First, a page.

A NEGLECTED square in the heart of the Old Town is set for a revamp after residents launched a bid to smarten up its appearance.
The steps, paving and fences at Tron Square, located between the High Street and Cowgate, will all be replaced or improved under plans lodged by the city centre neighbourhood partnership.
Residents hope the £18,000 proposals will “invigorate and spruce up” the historic square, which will continue to be maintained by the city council once works are complete.
They have also held several meetings with Councillor Karen Doran, Labour member for the city centre, and council officers in a bid to ensure the upgrade is carried out.
Bill Cowan, chairman of Old Town Community Council, has welcomed the plan, adding that smaller, maintenance and repair-focused projects would be essential to preserving the residential character of the city centre.
He said: “This is absolutely a good thing and it’s long overdue that we maintain this sort of thing and bring it up to standard.
“What often happens in many cities is that they will spend millions on some area and then forget about it. It’s all about maintenance really.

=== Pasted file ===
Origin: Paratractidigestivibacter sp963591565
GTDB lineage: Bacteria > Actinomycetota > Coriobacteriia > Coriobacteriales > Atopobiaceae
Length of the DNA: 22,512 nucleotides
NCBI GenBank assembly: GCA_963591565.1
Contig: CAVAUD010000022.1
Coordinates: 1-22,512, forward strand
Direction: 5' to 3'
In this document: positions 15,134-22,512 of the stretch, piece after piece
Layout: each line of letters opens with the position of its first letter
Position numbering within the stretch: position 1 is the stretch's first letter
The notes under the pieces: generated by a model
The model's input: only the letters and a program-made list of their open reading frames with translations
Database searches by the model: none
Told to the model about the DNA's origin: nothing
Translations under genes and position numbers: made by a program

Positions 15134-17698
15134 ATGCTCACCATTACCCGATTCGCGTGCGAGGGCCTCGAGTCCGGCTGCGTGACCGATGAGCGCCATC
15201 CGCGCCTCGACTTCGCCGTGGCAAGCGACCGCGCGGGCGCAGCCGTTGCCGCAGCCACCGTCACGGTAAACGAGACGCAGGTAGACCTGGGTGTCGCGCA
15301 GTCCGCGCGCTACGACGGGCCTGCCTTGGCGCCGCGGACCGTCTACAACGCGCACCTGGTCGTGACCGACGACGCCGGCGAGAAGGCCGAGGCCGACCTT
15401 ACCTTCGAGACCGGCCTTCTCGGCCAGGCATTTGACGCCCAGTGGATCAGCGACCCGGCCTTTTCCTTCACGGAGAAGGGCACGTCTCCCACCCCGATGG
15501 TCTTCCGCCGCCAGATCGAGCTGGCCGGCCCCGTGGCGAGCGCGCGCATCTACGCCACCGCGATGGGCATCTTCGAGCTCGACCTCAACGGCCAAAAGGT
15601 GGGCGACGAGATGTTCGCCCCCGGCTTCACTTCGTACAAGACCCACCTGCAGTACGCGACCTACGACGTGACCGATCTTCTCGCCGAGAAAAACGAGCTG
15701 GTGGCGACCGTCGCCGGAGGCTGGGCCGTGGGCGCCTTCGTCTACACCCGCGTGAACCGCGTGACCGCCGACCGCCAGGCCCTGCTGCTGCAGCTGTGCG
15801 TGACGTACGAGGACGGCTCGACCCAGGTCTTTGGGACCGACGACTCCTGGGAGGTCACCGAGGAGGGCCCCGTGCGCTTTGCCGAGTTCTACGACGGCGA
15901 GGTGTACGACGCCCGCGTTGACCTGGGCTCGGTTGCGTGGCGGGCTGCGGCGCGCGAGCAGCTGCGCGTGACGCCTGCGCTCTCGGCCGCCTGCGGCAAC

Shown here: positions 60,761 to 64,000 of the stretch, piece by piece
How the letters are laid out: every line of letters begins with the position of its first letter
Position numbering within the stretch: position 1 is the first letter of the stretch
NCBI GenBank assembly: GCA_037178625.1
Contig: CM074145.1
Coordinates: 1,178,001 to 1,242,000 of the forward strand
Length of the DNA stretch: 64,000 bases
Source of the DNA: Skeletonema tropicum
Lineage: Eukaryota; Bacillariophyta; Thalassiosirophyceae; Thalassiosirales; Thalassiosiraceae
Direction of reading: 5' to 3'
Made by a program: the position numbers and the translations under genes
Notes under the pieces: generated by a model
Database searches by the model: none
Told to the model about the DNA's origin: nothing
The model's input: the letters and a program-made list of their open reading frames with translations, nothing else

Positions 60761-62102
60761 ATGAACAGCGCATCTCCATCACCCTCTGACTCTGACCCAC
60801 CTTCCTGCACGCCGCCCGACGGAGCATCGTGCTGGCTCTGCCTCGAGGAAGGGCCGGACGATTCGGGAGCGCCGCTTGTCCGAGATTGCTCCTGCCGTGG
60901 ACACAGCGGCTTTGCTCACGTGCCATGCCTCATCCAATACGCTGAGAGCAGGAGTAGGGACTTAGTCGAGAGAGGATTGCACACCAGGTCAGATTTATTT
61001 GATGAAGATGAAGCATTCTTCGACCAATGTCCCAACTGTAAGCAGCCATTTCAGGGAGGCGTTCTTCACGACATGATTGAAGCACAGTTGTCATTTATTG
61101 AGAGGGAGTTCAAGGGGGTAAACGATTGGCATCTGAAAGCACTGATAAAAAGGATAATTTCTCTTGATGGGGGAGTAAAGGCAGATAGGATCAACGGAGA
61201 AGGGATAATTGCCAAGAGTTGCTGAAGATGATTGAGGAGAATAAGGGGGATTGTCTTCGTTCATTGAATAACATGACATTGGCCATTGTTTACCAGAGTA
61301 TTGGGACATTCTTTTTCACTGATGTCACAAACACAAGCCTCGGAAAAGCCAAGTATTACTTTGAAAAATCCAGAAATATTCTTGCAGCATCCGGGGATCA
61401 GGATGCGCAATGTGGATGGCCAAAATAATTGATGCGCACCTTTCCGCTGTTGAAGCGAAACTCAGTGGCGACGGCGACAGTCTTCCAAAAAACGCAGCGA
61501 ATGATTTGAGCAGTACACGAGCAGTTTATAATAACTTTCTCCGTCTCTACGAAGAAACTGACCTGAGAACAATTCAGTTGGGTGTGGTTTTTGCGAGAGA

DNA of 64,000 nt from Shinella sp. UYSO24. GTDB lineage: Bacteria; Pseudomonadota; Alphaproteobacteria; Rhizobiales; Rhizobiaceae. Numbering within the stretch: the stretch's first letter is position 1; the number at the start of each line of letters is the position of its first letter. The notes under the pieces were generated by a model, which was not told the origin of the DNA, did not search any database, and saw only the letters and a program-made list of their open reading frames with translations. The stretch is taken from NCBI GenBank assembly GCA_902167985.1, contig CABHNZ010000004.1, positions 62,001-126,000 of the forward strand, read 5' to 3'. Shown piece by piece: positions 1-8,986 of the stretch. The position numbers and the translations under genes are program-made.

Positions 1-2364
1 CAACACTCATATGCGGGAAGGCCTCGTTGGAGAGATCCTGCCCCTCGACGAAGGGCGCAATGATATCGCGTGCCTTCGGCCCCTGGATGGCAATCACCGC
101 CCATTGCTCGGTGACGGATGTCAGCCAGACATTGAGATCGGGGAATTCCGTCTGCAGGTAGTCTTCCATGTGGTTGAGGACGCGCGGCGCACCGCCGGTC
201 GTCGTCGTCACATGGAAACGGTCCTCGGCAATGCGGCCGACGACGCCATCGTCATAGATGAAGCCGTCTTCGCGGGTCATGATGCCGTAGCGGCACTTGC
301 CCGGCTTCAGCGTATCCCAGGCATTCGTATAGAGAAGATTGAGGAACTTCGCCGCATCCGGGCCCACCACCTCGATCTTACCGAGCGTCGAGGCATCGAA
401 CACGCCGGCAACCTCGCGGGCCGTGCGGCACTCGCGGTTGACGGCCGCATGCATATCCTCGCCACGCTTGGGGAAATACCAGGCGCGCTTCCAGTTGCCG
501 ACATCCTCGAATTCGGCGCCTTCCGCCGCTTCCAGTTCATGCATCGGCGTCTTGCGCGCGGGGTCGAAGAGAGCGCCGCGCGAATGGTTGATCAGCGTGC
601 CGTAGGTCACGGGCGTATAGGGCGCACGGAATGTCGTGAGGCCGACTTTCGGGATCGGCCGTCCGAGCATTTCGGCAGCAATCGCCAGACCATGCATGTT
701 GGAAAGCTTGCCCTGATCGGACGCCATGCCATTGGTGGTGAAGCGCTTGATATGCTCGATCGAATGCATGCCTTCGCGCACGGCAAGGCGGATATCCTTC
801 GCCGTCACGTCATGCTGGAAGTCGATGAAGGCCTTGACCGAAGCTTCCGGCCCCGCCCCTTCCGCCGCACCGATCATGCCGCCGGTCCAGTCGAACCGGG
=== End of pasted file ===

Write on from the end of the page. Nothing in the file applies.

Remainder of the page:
“I think we would rather see a little bit of money spent here and there, as required, to maintain something, which is what this proposal is and that’s brilliant.
“The council is inclined to forget that the city centre, and the Old Town in particular, is a residential area. There are about 10,000 people living there, which is quite a significant number of people.”
Although easy to overlook, the square is among Edinburgh’s most historic locations and also has a grisly past.
Just over 60 years ago, George Alexander Robertson had the dubious honour of being the last person ever to be hanged in Edinburgh for brutally killing his wife, Elizabeth McGarry, and teenage son George, who lived with his daughter, Jean, at 57 Tron Square.
His daughter was the only survivor of the attack and testified against her father during his murder trial at the High Court.
Mr Cowan said the latest proposed upgrade would cement a steady improvement in the square’s overall appearance since the early 1990s.
“The square was really squalid 20 or 30 years ago,” he added.
“Thank goodness for things like the neighbourhood partnership. Although the budget is miniscule, they put it to good use.
“Doing a little bit of maintenance on these squares and closes is absolutely essential for the people who live there.”
Cllr Doran said the residents deserved the city’s support.
She said: “It’s a delightful little square, with houses all the way round, but does look a little run down.
“The residents have already done a lot of work themselves to improve things and they need a bit of help now, just to bring the place up. I support them 100 per cent.
“Having residents in the area is really important to the vibrancy of the city and it’s something I want to support.”